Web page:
Regain Control Over Your Emotions
Have you ever stared at the bottom of your coffee cup and wished it contained something to help you deal with the relentless anxiety and mental blocks preventing you from finally living an entire and satisfying life? Understandably, this doesn’t work, but there is a better way to regain control of your emotions and overcome the challenges of daily life. When taking control of your mental health, true success starts with changing your mindset and knowing how to achieve inner wealth by building powerful habits. You can proactively tackle anything life throws at you when you take charge of how you think and feel – and the results are nothing short of miraculous. So please don’t settle for mediocrity any longer: it’s time to stand up and realize your full potential! The strategy will be too simple for most of you. Still, it is all the more effective: become aware of your thoughts and use them to create a more positive expectation. Or rather, don’t believe everything you think!
Coffee is just one of many tools to help us get through the day. But there’s one thing coffee can’t do: it won’t solve a single problem that has to do with our mental health. For that, we need to be proactive with our mental health and regain control of our emotions. By taking a few minutes each day to observe our thoughts, feelings, and behaviors, we can better understand how we relate to the world around us and create a shift in perspective that leads to lasting success. Positive self-talk and mindfulness exercises are just small steps toward becoming more emotionally intelligent and learning to manage anxiety during difficult times.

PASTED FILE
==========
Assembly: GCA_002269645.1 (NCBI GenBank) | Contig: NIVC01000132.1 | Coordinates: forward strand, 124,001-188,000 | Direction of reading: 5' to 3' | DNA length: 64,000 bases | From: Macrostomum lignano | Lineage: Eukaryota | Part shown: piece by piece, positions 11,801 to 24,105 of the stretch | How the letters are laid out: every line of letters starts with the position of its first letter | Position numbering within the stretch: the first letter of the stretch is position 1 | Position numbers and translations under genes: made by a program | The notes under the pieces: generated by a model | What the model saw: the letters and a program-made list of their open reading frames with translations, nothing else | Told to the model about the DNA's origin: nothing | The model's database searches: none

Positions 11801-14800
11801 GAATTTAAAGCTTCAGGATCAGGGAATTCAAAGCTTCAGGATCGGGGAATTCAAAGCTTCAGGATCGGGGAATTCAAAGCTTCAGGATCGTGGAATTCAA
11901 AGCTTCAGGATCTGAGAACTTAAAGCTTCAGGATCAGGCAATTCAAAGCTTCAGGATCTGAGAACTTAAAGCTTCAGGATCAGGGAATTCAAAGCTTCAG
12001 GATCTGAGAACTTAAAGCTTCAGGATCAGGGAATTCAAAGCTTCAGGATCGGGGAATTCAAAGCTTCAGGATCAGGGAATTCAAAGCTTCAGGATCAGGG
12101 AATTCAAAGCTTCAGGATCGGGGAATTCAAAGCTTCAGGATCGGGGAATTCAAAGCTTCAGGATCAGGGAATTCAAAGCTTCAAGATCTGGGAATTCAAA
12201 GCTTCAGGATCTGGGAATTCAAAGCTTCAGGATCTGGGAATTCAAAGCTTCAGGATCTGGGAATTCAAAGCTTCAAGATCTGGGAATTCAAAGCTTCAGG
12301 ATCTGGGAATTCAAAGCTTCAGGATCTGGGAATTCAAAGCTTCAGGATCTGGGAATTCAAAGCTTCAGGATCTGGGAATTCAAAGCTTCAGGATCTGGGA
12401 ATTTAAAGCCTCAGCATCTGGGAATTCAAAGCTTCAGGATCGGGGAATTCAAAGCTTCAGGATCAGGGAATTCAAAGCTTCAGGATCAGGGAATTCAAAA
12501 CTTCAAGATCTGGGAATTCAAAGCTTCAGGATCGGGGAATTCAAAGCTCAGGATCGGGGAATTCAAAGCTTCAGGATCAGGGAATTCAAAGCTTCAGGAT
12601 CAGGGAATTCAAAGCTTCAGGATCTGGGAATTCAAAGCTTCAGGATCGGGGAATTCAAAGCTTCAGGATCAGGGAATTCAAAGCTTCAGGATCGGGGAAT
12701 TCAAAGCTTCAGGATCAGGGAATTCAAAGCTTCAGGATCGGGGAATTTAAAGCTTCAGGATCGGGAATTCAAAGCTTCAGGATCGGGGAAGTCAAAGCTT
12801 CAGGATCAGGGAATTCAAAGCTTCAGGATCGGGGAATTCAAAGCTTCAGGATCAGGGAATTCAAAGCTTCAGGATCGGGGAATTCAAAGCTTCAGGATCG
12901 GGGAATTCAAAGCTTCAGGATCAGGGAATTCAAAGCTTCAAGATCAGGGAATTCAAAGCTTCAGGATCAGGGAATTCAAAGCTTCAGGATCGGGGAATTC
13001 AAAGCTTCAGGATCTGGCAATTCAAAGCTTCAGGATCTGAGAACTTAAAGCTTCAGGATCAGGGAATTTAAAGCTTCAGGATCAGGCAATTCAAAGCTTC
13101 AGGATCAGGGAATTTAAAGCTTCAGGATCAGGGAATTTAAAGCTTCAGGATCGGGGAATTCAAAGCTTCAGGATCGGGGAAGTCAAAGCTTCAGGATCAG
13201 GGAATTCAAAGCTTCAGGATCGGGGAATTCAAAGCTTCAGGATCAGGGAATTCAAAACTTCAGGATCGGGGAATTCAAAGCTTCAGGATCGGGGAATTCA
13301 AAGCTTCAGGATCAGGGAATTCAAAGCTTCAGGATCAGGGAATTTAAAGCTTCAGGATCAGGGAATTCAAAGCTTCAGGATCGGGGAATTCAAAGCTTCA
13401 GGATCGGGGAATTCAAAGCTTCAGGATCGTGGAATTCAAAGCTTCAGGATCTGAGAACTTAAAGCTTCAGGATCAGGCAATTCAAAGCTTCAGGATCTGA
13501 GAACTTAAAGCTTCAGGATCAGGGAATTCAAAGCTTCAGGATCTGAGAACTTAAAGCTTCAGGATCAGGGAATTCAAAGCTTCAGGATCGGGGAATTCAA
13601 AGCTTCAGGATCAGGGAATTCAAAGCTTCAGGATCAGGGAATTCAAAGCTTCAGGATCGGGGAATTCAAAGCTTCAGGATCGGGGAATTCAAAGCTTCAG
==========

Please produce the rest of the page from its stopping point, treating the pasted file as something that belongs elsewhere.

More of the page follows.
Personal Responsibility Instead of Excuses
Try no longer to blame the nervous heart palpitations on the caffeine or the cup of coffee too much. Because at the latest after this blog article, you know it’s not only because of what we drink but also how we think about it? It all starts with understanding the power of expectation. Whether positive or negative, you will experience the thoughts or feelings you expect. So if you think caffeine will make you nervous and anxious, you will feel the same way!
Caffeine alone cannot cause anxiety – rather, it depends on how your thoughts are during it. Consequently, the best slogan is: don’t believe everything you think!
So the next time you notice yourself getting anxious after coffee, ask yourself what was going through your mind beforehand. Then, if you are brave enough, take responsibility for your inner dialogue and life itself. With this attitude, more good things will happen not only to your head!
- Klevebrant L, Frick A: Effects of caffeine on anxiety and panic attacks in patients with panic disorder: A systematic review and meta-analysis. Gen Hosp Psychiatry 2022; 74: 22-31